The countdown is on for the historic referendum that will ask Scotland’s 5 million citizens whether they would prefer to leave the United Kingdom and go it alone as an independent country. Most polling shows the vote will be incredibly close — but not so in social media.

Statistics released by Facebook show the site has been abuzz with chatter about the upcoming vote. Over a period of five weeks there have been over 10 million mentions of the referendum, with 85 percent of those originating from Scotland. While the site saw 2.05 million interactions around the Yes campaign and 1.96 around the Better Together campaign, the phrases “Vote Yes” were used more than twice as often as “Vote No” during the period. The Yes campaign’s social channels have grown far faster than its competition.

On Twitter, Yes has made up between 22 and 29 percent of the conversations (compared to between 7 and 8 percent for the No campaign). #YesScotland and #VoteYes had 369,149 mentions versus 115,847 for #NoThanks and #BetterTogether, according to London shop We Are Social.

The official Facebook page for the Yes campaign, ahead by a wide margin, has grown at a faster rate. The Yes campaign has 258,000 likes and has grown at a rate of 27 percent, versus the No campaign’s 182,000, which has grown by 17 percent in the same period.

This analysis from Dr. Mark Shepherd of Strathclyde University shows the full extent of the Yes campaign’s advantage on social.

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None of this guarantees that come Friday evening Scotland will opt for independence. Social media is becoming much better at being a broadly representative sample of the population, but it’s not yet a perfect representation of society as a whole. Look no further than The Atlantic’s explanation of why Twitter can’t predict elections, which highlighted research that identified the phenomenon of the silent majority versus the vocal minority online.

The strength of the pro-independence sentiment online is more a reflection of the solid marketing campaign it has run compared to the other camp. It is also a testament to how passion and emotion reverberate in social media.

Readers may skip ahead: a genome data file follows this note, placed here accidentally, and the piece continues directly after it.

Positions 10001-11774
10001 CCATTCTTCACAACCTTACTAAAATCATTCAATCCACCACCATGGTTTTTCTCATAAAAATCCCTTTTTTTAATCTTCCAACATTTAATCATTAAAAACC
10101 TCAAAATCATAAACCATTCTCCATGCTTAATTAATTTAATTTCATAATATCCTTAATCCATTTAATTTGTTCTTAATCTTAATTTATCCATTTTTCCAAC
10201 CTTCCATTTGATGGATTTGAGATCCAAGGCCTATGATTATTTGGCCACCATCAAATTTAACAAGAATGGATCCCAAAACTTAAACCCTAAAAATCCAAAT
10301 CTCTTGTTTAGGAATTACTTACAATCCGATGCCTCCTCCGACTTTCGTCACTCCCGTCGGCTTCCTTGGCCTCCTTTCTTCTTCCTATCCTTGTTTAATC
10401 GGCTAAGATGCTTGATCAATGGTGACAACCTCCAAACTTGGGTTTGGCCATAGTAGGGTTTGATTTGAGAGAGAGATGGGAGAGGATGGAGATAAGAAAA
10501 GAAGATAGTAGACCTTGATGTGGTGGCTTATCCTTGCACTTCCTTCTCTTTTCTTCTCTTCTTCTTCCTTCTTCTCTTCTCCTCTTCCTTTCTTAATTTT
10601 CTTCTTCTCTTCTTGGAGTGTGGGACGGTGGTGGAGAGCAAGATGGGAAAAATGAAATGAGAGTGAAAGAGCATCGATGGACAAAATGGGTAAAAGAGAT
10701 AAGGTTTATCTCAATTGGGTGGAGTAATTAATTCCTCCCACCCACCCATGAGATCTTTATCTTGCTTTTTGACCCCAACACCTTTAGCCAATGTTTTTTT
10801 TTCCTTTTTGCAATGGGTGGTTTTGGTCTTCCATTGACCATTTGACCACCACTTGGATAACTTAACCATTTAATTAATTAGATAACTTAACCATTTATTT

Like most brands, the Yes campaign has focused heavily on Facebook. “You put something on Twitter and you reach people within the political bubble,” one Yes campaign strategist told Sky News. “With Facebook, you tap into a far bigger community.”

Neil Christie, managing director of Wieden + Kennedy London, has given the Yes campaign victory in the battle of the ad campaigns. He described the No campaign’s blunder in producing an ad later dubbed “Patronising BT Woman” as “Frankenstein’s monster cobbled together from spare parts of strategy and research group comments.”

Those in favor of leaving the U.K. are also more likely to feel passionate about the cause compared to those who seeing staying as the most practical course. Preriit Souda, senior analyst at TNS Global, found Yes voters three times as likely to comment in online discussions than No voters. According to Chris Applegate, senior creative technologist at We Are Social, the Yes campaign has had an easier task because there are simply more opportunities to challenge the status quo than to maintain it in a social media setting.

While all will be revealed later today, The Spectator’s assistant editor Isabel Hardman best sums up the question of whether the Yes campaign can convert this advantage. “Will the noise [Yes campaigners] create encourage onlookers to think that independence is the right thing to do?” she asked. “Or will they fall at the final hurdle because they’ve all been talking to one another rather than voters who really could swing the result?”

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